First of all to my secret group of cosplay advisers, steering us in the right direction and giving me critical feedback – TJ Cosplay, Captain Patch-It, Bansh33, Flynn Malice, Variable, Feisty Cuffs, Ginzii, Gen Jaga, Mel Echo, Eve Beauregard, Rae Johnston, Foxxi Loxxi, In Stitches, Elliot, Vysanthe, Ardella, Sunday Cosplay, Elizabeth DeLoria, Rascal, Bad Kitty Cosplay, Something Wicked, Sparta Cos, Astrokerrie, Hayley Elise, Ken Abbot, Seams Nostalgic, Miss Snape, Ecky Reyes, Lorenzo So, The Artful Dodger, Breathless_ness, Yasemin Arslan, Major Sam Cosplay. Holy crap I hope I got all your public profiles correct!
To those that lent their AMAZING cosplay outfits for the display mannequins – Duskraven, Tim Nicholas, Emberite, Tiffany Dean, Astrokerrie, Drayke, Giorgia Santacaterina, Starfirephoenix, and the Vanguard.
I must single out for the third mention so far – Astrokerrie. She helped so much to bring the Cosplay Central area in Perth together, and without her help and contacts it simply wouldn’t have come together as well as it did!
And it wouldn’t have all come together in Adelaide if it wasn’t for Dustin Wilson, the man with all the connections and a boundless enthusiasm for the cosplay community.
I know I’ve mentioned them already, but again, the professional photographers who agreed to shoot in the Cosplay Central area – Ellen Lily, Creed Photography, Falcon Visuals, Steamkittens, Foto Play, and I Got Superpowers. Thank you so much for coming through at the last minute!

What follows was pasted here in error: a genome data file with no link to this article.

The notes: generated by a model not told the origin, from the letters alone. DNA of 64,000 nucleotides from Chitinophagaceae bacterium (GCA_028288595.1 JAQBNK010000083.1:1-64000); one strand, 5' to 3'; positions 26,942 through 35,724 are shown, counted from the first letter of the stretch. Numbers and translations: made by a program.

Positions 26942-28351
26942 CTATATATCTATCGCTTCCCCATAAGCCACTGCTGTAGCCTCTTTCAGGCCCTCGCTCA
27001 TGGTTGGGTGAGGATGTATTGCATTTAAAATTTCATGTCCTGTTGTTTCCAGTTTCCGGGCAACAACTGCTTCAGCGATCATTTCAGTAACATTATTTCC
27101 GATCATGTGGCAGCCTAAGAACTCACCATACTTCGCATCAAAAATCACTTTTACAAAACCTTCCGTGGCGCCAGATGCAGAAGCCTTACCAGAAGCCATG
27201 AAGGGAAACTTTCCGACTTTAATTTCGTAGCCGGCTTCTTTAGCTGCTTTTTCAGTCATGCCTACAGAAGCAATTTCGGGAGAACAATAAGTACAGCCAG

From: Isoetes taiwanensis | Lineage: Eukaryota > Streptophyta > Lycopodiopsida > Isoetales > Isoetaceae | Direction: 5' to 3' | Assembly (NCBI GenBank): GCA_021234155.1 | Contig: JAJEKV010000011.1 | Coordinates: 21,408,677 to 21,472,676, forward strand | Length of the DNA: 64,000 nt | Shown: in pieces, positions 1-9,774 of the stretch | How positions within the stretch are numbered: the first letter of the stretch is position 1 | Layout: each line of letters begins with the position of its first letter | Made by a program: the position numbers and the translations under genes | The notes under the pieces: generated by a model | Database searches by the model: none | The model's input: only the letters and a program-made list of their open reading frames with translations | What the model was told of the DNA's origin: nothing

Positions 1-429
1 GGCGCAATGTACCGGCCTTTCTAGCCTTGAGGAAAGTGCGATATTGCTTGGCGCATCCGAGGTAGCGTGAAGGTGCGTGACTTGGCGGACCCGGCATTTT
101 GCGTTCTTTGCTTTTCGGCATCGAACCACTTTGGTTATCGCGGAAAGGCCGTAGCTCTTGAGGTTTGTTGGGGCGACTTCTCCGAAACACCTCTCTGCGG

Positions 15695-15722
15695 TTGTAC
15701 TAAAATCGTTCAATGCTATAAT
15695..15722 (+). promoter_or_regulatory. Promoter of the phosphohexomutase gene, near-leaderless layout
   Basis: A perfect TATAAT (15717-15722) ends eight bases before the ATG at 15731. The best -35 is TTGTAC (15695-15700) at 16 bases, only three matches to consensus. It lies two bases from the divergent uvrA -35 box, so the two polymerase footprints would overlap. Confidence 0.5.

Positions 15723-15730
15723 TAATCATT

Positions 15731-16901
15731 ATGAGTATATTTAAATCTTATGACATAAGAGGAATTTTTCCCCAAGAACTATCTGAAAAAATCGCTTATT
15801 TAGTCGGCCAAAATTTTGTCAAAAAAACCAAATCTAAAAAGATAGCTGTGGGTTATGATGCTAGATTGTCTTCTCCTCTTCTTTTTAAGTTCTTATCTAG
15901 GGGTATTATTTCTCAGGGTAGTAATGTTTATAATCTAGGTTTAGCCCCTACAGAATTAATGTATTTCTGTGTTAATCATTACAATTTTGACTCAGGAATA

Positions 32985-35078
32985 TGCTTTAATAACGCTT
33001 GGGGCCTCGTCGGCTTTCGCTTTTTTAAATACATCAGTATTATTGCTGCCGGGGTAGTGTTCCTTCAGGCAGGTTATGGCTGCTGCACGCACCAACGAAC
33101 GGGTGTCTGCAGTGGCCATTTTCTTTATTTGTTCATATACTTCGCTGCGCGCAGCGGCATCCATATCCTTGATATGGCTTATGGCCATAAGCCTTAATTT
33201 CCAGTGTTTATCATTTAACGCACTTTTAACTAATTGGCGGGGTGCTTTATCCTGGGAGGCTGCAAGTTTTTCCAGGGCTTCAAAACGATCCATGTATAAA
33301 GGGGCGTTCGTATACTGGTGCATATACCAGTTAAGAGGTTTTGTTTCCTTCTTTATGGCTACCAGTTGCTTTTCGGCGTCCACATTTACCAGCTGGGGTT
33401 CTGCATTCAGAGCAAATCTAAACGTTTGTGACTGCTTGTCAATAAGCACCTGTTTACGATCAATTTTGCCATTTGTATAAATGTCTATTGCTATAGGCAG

To all the entrants into the Championships of Cosplay, thank you for your patience and understanding, and your positive feedback – it made the entire process worthwhile!
Thanks to Carissa & Rand from Hub Productions for booking Abby and Keith, Zadie for ensuring the Cosplay Parade and Kids Cosplay ran successfully, to the fantastic volunteers at the Cosplay Central and Cosplay Changeroom, and to the entire ReedPOP Oz Comic-Con team for the long days and longer nights to pull the show all together.
Perhaps more than anyone however, Eve Beauregard and Rae Johnston, my two good friends who supported and backed me up all the way, who gave their time and reputations into everything that was done. Thank you so very much. You each get one ‘pass’ next time I guilt you into tequila shots.
Finally, thank you to all the cosplayers that attended Oz Comic-Con Perth and Adelaide. You bring the fun to these shows.